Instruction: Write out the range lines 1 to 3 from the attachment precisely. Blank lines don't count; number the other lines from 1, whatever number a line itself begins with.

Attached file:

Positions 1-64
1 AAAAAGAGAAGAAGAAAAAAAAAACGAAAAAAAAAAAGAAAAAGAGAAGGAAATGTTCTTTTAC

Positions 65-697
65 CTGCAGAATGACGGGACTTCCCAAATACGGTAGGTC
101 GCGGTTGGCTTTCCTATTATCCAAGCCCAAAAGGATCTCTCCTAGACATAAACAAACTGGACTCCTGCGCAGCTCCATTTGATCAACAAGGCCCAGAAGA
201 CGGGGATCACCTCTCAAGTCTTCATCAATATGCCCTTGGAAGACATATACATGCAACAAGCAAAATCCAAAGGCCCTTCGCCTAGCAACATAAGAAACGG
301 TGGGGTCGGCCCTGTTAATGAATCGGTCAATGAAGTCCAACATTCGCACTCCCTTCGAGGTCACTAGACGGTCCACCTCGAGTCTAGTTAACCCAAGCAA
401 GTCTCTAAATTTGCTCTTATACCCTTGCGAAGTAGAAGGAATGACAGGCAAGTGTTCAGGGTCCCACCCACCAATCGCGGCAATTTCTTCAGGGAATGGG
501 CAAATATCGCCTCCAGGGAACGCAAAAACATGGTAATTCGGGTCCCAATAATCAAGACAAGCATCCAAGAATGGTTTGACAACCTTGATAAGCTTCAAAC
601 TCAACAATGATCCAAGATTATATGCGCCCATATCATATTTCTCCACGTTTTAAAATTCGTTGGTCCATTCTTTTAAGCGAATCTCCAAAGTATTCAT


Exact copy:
Positions 1-64
1 AAAAAGAGAAGAAGAAAAAAAAAACGAAAAAAAAAAAGAAAAAGAGAAGGAAATGTTCTTTTAC

Positions 65-697